politicians did it. You bring in people with a high profile with the
public or in their own sector. They come into Government. Sometimes do
good work. They sometimes don't do much at all. Then they flounce out,
point fingers and is a, that lot don't no what they are doing at all.
I've better things to do. There are already big names from business
inside the Government. Jim O'Neill, former Goldman Sachs. The former
bottom of BT is Trade Minister. The idea the Government has to be seen
to bring in business expertise seems a little bit hard to fathom. It's
not that we have. We choose to. We've brought Mark Price in to do
the Trade Minister job are. But that's a job. This is too. It's not
paid, is it? It's important constantly to make sure the
Government ask supporting this country. This must be a devastating
blow to the Labour Party? The loss of Alan Sugar? Yes. I'm trying to
come to terms with it. Shall we dim the lights and move on?
, I just say, you're fired! I've been wanting to say that. Who are
you saying it to? She's an indiscriminate firer. Thanks, Laura.
A group of ex-military chiefs have today declared that Britain's
defence and security would be enhanced by leaving the EU.
Under the banner Veterans For Europe,
they warn that the UK is on an irreversible path towards an EU army
The dozen former senior military officers include
Major General Tim Cross who was commander of UK Forces
in Iraq, and he joins us now from College Green.
Welcome to the programme. How does our membership of the EU lessen, as
has been said, our commitment to NATO? It draws us into what is an
inevitable EU military union within the EU which has been declared in a
number of different treaties, including the Treaty of Lisbon. Of
course, we are fully integrated already in the EU military staff. In
the EU defence agency, even though the Prime Minister said in 2010 he
was going to leave the EU defence agency. And the EU battle group we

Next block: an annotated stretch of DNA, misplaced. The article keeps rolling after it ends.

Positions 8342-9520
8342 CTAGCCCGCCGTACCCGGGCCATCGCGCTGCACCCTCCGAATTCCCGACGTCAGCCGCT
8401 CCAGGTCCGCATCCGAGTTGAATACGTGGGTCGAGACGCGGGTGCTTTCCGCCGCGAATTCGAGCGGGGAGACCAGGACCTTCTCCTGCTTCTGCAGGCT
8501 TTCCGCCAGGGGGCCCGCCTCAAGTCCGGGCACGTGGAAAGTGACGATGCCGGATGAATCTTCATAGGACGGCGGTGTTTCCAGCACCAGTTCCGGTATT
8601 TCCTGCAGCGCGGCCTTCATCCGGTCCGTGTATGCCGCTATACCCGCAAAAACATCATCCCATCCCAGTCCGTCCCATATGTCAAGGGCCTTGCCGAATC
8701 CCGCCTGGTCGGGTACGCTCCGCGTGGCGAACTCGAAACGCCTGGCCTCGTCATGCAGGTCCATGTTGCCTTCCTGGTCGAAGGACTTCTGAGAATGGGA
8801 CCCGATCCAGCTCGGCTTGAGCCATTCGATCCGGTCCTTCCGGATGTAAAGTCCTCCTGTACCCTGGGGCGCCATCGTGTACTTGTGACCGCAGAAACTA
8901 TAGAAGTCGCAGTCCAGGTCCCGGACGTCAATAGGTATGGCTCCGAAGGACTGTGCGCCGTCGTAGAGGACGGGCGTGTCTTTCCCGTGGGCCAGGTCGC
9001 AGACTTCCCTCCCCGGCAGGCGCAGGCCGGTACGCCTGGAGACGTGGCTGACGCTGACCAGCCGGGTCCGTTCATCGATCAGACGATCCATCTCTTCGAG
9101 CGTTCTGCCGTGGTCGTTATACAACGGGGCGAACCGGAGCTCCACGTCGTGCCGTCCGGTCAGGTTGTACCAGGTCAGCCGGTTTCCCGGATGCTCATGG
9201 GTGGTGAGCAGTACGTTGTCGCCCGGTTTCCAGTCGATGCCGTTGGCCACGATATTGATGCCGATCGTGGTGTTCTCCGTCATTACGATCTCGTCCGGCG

saw exercising in England last week. I'll ask you again. How does it
lessen our commitment to NATO? Why can't we be part of both, the EU and
NATO? It competes with NATO. France and Germany... In what way? It draws
money from NATO. No European Government is going to expend more
defence money that it is already spending. Quite the reverse, in
fact. They'll building an EU military unit. A lot of money going
into NATO will go into that EU military union. That will be
concerning to the Americans. Barack Obama was in Germany telling Angela
Merkel she had to pay another moo NATO. They are already worried by
the amount that goes into NATO. When the Americans realise what will
happen with EU military, they will begin to draw back from NATO as
well. That's the one alliance that's kept the UK and Europe safe since
the Second World War. Not the EU. But the UK Government is still very
committed to NATO as are other members. How would our defence
Cabibility and defence security improve if we left the EU? On the
security front, what currently happens, we have to allow any EU
citizen to come into the UK. To freely chaff here. We can check
their passports. We have to let them in unless we can prove conclusively
they present an immediate threat to the life and livelihood of the UK.
We are not part of the Schengen area in this sense. We are not part of
Schengen. We have to let them in unless they are a direct threat.
That's often based on secret enEU intelligence. If leave the EU we can
prevent them coming. People who have fought with Islamic State in Syria
and Iraq. Having all these large number of people coming in puts our
intelligence service under stress. Do you accept many of the threats
from terrorism have come from people who were British-born and who are
already here? I do accept that. That's very true. We don't want to